The Arcs – Yours, Dreamily – 2015


Dan Auerbach is quite an interesting guy. When he is not fronting one of the biggest bands on the planet the Black Keys, he is producing for other artists, recording with hip hop artists, and now he is releasing the first album under his new side project the Arcs, “Yours, Dreamily”.

Music fans have had a taste of the likely sound of this album for a while, with pre-released tracks “Stay in My Corner”, “Put a Flower in Your Pocket”, and “Outta My Mind”. And, right from the get go these tracks hinted at a swirling blusey/soulful record to come. But, has the actual album delivered on the early promise of those tracks?

Well, overall, I would say yes. In terms of the “new’ tracks which were not put out into the music sphere pre-release, most of them do stack up and see Auerbach and his band, a band that includes the very talented Lee Michels from El Michel’s Affair and Truth & Soul Records on drums exploring different blusey, psychedelic and soulful sounds. Although similar in nature to recent Black Key’s records such as “Brothers” and “Turn Blue”, there is still a lot going on in these new bunch of tracks that shows Auerbach is willing to experiment with what is quickly becoming his stock-standard mix of soul, blues and psychedelia.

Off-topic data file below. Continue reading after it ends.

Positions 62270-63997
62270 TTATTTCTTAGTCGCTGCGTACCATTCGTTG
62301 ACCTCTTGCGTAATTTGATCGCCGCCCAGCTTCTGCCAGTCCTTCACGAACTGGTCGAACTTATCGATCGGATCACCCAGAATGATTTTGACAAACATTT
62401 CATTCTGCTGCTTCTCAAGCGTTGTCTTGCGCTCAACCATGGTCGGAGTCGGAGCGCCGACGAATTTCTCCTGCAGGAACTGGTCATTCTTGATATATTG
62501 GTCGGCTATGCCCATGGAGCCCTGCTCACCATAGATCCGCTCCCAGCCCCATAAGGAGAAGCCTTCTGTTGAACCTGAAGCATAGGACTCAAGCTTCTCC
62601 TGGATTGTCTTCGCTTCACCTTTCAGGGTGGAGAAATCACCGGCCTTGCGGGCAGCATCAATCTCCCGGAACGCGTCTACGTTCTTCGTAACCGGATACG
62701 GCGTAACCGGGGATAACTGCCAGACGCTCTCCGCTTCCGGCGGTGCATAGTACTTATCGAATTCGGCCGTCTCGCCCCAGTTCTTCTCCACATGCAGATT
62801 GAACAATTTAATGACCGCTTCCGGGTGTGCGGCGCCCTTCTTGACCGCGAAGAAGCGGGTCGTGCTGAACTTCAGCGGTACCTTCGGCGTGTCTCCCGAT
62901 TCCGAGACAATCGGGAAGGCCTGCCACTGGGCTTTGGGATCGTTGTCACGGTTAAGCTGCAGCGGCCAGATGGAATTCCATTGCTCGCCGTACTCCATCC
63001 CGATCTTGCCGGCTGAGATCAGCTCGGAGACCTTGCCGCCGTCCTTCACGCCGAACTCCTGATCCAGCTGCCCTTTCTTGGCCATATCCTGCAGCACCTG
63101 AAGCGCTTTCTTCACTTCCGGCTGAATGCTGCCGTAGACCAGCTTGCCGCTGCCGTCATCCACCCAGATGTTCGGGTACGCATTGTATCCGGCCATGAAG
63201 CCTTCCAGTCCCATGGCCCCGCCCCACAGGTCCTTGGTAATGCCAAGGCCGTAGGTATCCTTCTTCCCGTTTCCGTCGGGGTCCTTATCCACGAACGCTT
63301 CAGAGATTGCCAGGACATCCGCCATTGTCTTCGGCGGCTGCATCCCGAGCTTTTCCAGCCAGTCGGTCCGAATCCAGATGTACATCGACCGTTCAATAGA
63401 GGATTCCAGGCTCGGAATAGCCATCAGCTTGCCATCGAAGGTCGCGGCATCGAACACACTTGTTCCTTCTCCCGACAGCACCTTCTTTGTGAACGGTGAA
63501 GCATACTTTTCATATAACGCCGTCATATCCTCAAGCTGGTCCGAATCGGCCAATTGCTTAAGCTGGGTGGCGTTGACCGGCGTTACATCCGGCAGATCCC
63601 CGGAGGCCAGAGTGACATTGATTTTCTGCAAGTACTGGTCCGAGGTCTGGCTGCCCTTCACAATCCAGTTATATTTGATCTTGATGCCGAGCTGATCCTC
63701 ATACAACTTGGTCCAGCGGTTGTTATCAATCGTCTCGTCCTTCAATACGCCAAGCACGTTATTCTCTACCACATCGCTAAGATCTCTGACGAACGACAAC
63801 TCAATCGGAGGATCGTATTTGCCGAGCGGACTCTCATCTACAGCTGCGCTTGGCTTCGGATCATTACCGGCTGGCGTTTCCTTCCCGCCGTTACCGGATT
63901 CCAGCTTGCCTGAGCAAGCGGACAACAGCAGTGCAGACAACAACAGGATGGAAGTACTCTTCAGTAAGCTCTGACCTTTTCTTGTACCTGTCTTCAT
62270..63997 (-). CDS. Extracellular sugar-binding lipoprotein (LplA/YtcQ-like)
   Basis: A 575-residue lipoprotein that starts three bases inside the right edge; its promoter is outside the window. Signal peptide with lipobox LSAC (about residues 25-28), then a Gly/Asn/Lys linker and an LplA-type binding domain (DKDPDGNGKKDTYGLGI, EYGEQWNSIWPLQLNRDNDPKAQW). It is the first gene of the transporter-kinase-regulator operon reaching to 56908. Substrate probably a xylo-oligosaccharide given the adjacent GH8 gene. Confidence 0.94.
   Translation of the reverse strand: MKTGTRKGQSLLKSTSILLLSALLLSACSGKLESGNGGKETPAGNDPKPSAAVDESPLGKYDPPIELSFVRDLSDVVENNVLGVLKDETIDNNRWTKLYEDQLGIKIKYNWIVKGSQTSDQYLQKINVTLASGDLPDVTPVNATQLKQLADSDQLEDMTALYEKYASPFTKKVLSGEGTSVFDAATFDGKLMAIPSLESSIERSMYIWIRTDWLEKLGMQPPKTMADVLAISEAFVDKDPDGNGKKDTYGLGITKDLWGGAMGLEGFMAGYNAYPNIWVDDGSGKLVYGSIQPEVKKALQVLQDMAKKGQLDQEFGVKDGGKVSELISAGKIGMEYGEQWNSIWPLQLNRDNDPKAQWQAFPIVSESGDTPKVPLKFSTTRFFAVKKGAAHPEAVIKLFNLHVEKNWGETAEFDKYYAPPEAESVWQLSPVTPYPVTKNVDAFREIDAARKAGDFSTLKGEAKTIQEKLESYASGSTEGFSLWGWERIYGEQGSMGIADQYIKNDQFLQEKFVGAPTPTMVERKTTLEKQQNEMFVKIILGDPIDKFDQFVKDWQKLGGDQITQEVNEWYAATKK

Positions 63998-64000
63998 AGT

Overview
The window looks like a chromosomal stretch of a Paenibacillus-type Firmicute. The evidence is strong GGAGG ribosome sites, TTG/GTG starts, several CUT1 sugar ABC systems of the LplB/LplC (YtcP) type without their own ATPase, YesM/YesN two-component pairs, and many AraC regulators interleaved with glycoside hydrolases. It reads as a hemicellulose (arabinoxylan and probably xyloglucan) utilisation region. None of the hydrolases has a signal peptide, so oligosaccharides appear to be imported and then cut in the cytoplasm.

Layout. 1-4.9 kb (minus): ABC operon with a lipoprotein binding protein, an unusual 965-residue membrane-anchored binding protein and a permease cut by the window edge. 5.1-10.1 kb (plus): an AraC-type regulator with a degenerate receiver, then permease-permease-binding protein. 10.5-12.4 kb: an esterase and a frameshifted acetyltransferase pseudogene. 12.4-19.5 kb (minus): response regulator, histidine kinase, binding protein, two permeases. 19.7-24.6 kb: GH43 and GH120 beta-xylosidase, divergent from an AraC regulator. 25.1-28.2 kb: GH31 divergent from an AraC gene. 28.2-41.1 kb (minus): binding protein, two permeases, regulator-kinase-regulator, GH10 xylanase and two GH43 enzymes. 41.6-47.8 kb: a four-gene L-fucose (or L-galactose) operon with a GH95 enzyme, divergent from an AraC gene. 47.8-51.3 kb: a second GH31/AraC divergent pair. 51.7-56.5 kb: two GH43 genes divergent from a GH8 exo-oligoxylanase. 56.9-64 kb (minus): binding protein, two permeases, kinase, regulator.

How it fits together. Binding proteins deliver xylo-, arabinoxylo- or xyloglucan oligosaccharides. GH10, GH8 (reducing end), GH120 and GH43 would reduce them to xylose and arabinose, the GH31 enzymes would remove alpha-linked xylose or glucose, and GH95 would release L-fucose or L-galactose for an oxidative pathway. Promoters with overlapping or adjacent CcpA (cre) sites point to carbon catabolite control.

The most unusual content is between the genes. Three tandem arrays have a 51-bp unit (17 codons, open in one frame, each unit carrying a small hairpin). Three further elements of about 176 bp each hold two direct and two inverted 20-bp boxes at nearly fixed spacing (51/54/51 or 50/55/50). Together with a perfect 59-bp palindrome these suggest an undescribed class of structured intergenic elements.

“Pistol Made of Bones” is a southern stomper complete with horns, a barking dog and plenty of swagger, while on “Cold Companion”, Auerbach heads into what I would describe as progressive blues territory, with the backing vocals sounding very 70’s progressive rock-like. I say that in a good way of course. “The Arc” is a grungy blues rocker, not to dissimilar to the material seen on Auerbach’s debut solo album. And, although not as good as some of the more psychedelic moments on “Yours, Dreamily”, it does its job as the sort of token stadium rocker track on the album nicely. On “Nature’s Child”, Auerbach and the band have a John Lennon moment circa early-70’s, which is pleasant enough without being amazing, while “Velvet Ditch” has a smooth, contemporary R&B feel to it, as well as featuring two funky sax and guitar solos. The album then moves to its finale with one of the standout tracks “Chains of Love”, which has some stellar female backing vocals and an infectious rhythmic groove to boot. A great track, and very different to Auerbach’s more traditional material. The album then winds down with tracks such as the simplistically sweet R&B of “Rosie (Ooh la la)”, and album closer “Searching the Blue” which is a very nice Stax-sounding soul ballad.

On the whole, this is not unusual territory for Auerbach, but at the same time this is definitely not a Black Keys replica album by any stretch. The added presence of other musicians I would say gave the tracks more groove, and allowed Auerbach to play around more with different textures and rhythms. Something he might be more limited to with the Black Keys. On listening to this album you can certainly hear Auerbach playing with new sounds and musical ideas, and “Yours, Dreamily”, all in all really is a very solid contemporary, but at the same time authentic soul record. Well worth a listen I would say. 

B+

– Sam 
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